We are in the early stages of a seismic energy transition. Such transitions coincide with major shifts in human well-being and the health of the Earth’s natural systems. The main storyline of improvements in the overall human condition since about 1800 has two concurrent threads. The first is the massive increase in the extraction and processing of energy and materials, and the inescapable release of wastes, which has dramatically deteriorated the natural systems that support all life on the planet. Climate change is the penultimate example. The second thread is the persistent inequity in life opportunities within and among nations, including the disproportionate sharing of costs and benefits from economic growth, pollution, and climate change. The disparity in access to clean, affordable energy services is a key driver of inequity.
Enter Visualizing Energy, a new project of the Boston University Institute for Global Sustainability. It is an open access, interdisciplinary science communication project that aims to increase actionable knowledge about a sustainable and just energy transition. The project knits data analysis, visualizations, and the written word into stories that reveal how our energy system can be transformed to reduce inequity, steer humanity from climate disaster, improve health and other social outcomes, and lead to healthy natural systems. Visualizing Energy is a public good; its motivations and methods are transparent, and its data products are freely available to all.
The project’s initial focus is on three interconnected areas: the connection between energy and human well-being; the history of energy transitions; and equity issues surrounding energy transitions (energy justice, energy burden, energy poverty, energy insecurity).
Studying the history of energy informs current constraints and opportunities, as illustrated by the United States. The first century of energy use was largely about America’s prodigious forests, fodder and food were the other early sources of energy. Even as late as the first decade of the 20th century there were about 30 million horses and mules and about 100 million people in the country, and their fuel accounted for about 6% of energy use.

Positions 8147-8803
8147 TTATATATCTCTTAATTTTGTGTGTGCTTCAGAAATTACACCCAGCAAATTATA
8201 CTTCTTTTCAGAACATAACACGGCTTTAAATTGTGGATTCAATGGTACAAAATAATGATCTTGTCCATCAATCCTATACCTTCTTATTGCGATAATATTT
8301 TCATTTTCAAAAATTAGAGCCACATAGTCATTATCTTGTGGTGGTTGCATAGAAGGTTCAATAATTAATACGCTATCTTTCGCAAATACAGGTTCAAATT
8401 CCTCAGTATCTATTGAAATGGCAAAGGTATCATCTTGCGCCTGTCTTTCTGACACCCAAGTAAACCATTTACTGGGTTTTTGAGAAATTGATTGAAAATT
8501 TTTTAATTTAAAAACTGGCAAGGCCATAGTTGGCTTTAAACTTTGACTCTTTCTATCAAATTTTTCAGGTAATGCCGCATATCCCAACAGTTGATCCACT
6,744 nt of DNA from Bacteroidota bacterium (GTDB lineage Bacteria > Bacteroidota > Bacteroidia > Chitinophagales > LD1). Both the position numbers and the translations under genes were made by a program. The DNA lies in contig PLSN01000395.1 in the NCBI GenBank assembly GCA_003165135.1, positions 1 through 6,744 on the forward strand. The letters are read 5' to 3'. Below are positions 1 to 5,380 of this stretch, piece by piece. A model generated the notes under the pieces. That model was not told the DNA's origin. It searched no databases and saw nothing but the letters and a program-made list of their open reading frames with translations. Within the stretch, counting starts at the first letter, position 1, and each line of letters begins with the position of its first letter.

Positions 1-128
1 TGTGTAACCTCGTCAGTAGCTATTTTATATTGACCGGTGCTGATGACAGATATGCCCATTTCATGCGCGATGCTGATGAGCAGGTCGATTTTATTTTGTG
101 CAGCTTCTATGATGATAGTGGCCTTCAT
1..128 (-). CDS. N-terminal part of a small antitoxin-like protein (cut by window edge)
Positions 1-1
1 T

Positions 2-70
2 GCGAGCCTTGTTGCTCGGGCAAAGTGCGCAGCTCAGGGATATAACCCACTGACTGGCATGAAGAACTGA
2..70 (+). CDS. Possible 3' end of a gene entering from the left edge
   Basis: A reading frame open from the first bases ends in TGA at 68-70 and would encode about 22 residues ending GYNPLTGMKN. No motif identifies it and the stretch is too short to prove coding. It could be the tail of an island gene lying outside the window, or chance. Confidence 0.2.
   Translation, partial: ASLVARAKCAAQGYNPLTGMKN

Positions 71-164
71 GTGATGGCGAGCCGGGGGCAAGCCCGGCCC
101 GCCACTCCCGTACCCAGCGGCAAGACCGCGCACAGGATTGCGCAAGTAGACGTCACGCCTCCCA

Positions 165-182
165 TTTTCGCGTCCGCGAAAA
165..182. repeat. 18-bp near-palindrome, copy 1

The first major energy source transition was the substitution of coal for fuelwood. That substitution began in earnest in the mid-19th century and was largely complete by World War I, at which time coal accounted for about three-quarters of national energy use. The second major energy source transition was the substitution of oil (beginning 1910s) and then natural gas (beginning 1930s) for coal. This substitution was largely complete by the early 1970s. The increase in oil and gas was enabled by the advent of the internal combustion engine, advances in oil refining, and the expansion of the national gas pipeline network, among many other drivers.
The need to reduce greenhouse gas emissions to minimize the adverse effects of climate change has generated an enormous investigation of how renewable and other low-carbon sources can replace fossil fuels, the practicality of negative emissions technologies, and how fast this transition can and should happen. Regarding the United States, one thing is clear: if a rapid transition is underway, it is in a nascent stage. In 2021, fossil fuels accounted for more than 80% of primary energy use. Solar and wind are rapidly expanding in electricity generation, but the overall contribution of low-carbon energy is still small.
Interactive visualizations help us understand where clean energy is being rapidly deployed. Germany and Spain launched the modern solar photovoltaic (PV) industry with power plants coming online in the mid-2000s in the 20 to 60 MW range. They were quickly followed by China, the United States, South Africa, Japan, India, Germany, Turkey, France, and other European countries. In recent years China has accounted for nearly one-third of new capacity additions in the world. By the end of 2021, at least seven countries had enough PV capacity installed to meet at least 10% of their electricity demand from solar PV. Despite this rapid progress, solar and wind combined accounted for just 10% of total global electricity generation in 2021, indicating the need for a renewed emphasis on changes in technology, policy, and consumer behaviors to shift electricity generation to climate-friendly sources.